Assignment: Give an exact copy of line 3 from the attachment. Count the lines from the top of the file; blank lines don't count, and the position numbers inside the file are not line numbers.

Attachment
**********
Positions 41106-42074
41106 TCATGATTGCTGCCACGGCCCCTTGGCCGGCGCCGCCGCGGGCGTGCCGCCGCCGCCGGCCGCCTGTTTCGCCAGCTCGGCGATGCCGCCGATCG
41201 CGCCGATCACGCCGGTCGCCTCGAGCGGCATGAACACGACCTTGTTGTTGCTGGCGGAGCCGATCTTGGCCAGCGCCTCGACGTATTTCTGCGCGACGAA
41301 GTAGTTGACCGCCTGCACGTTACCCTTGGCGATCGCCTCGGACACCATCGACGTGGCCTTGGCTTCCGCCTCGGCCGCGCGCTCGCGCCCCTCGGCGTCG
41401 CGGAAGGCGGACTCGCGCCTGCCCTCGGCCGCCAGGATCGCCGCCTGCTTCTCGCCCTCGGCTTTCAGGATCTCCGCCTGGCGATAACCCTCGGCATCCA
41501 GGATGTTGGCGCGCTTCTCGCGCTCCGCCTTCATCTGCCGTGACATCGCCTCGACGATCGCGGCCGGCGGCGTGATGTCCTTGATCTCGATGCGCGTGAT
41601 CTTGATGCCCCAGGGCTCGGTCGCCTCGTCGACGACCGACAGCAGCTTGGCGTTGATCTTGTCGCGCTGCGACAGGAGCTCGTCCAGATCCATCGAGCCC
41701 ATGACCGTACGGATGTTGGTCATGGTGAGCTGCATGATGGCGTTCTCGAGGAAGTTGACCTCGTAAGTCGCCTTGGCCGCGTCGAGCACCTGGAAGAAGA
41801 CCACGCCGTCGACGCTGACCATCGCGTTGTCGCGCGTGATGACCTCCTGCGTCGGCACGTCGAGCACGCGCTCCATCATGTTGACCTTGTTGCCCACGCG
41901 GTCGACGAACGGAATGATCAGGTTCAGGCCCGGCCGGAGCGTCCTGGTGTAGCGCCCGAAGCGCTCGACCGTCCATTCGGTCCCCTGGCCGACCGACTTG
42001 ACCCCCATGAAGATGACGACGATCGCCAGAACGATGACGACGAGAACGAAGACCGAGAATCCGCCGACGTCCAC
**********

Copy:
41201 CGCCGATCACGCCGGTCGCCTCGAGCGGCATGAACACGACCTTGTTGTTGCTGGCGGAGCCGATCTTGGCCAGCGCCTCGACGTATTTCTGCGCGACGAA